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if you are an American MD with a pulse your chance of match rheum is very good. Plan to match at your home program, be a quality resident, apply broadly, then match rheum.
Are the combined CCM programs more competitive? I see many ID docs doing ID-CCM. Similar thing with Nephro-CCM, Rheum-CCM etc.
Are these programs a way to convince people to get into ID, Nephro, Rheum?
 

collegestud2013

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A US MD with a 210 on Step 1 should be able to match to a IM residency if they apply and interview broadly. However, for many mid-tier programs and nearly all top-tier programs that score is below their screening cutoff. Your chance of matching in Texas is still pretty good but definitely not guaranteed so I would apply broadly to Texas programs as well as OOS programs that you would be willing to go to.

If you plan on doing any competitive fellowship after IM residency, you should avoid doing residency at a "low-tier" or "no-name" IM program that is not well known (unfortunately there are a lot of those programs in IM) as fellowship programs care a lot of the reputation of the IM residency when screening for interviews.

Rheum is fairly competitive with only about 63-70% of applicants matching in recent years (though that percentage is closer to 90% for U.S. M.Ds). Keep in mind that fellowships, like residency programs will also screen based on your Step scores (except they'll usually also have your Step 3 score in addition to Steps 1 and 2) so low scores alone can also get you screened out at some programs.


 

mszzeta

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Rising fourth year at a mid tier US MD school. Bombed Step 1 (no excuse but got sick that day and underperformed my practice test predictions) and received a 210. Did okay third year- mainly High Passes, but averaged mid/high C to mid B on shelf exams. I want to do rheumatology or Allergy. I've been studying very hard for Step 2 and due to take it end of July. I am currently in Texas and would to know if I have a shot at any program in this state that would give me a good chance to match rheum. I discussed it with my IM advisor and he said my step score makes him feel concerned that I wouldn't do well on the board exams and that I 'barely passed step', and advised me to go for an easier speciality. He said Step 2 doesn't matter that much for IM and can't help mitigate a low score. I have a few research projects, good LOR lined up, decent ECs, and am trying my hardest to do well on Step 2. Covid interrupted my A/I. Obviously I want to go wherever is good, but staying in the state/region would be preferable. Thank you.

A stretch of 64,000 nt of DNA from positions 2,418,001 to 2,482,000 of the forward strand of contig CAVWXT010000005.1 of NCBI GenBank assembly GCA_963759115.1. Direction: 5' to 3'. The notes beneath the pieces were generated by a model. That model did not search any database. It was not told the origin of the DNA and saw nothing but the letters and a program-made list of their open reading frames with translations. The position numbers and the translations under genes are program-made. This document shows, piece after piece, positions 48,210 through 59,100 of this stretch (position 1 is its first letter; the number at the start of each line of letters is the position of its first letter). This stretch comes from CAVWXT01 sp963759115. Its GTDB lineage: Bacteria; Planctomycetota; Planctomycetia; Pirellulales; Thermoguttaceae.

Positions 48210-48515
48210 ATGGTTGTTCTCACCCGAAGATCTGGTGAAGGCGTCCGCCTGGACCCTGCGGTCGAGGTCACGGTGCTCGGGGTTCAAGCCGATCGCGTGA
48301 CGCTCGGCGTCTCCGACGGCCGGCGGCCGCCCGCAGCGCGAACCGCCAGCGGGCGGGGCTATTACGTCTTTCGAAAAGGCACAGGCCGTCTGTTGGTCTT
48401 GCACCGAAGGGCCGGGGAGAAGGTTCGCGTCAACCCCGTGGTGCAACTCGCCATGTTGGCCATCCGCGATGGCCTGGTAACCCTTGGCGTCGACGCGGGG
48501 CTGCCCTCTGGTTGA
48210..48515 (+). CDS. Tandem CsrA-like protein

Edit: Changed title

Specialities like neurosurgery or even GI can be a little difficult. But rheum is still pretty easy for AMG if you don't screw up like killing a patient in your career. So don't worry at all!
 
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AussieAg

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You'll match IM in Texas without a problem. It may not be your top choice, but you'll be able to stay academic. Step 2 indeed matters... Do well on Step 2 and you'll be able to mitigate your low Step 1. Do mediocre on Step 2 and you'll still match academic IM in Texas. I'm finishing training in Dallas and entering cardiology fellowship. Feel free to PM me.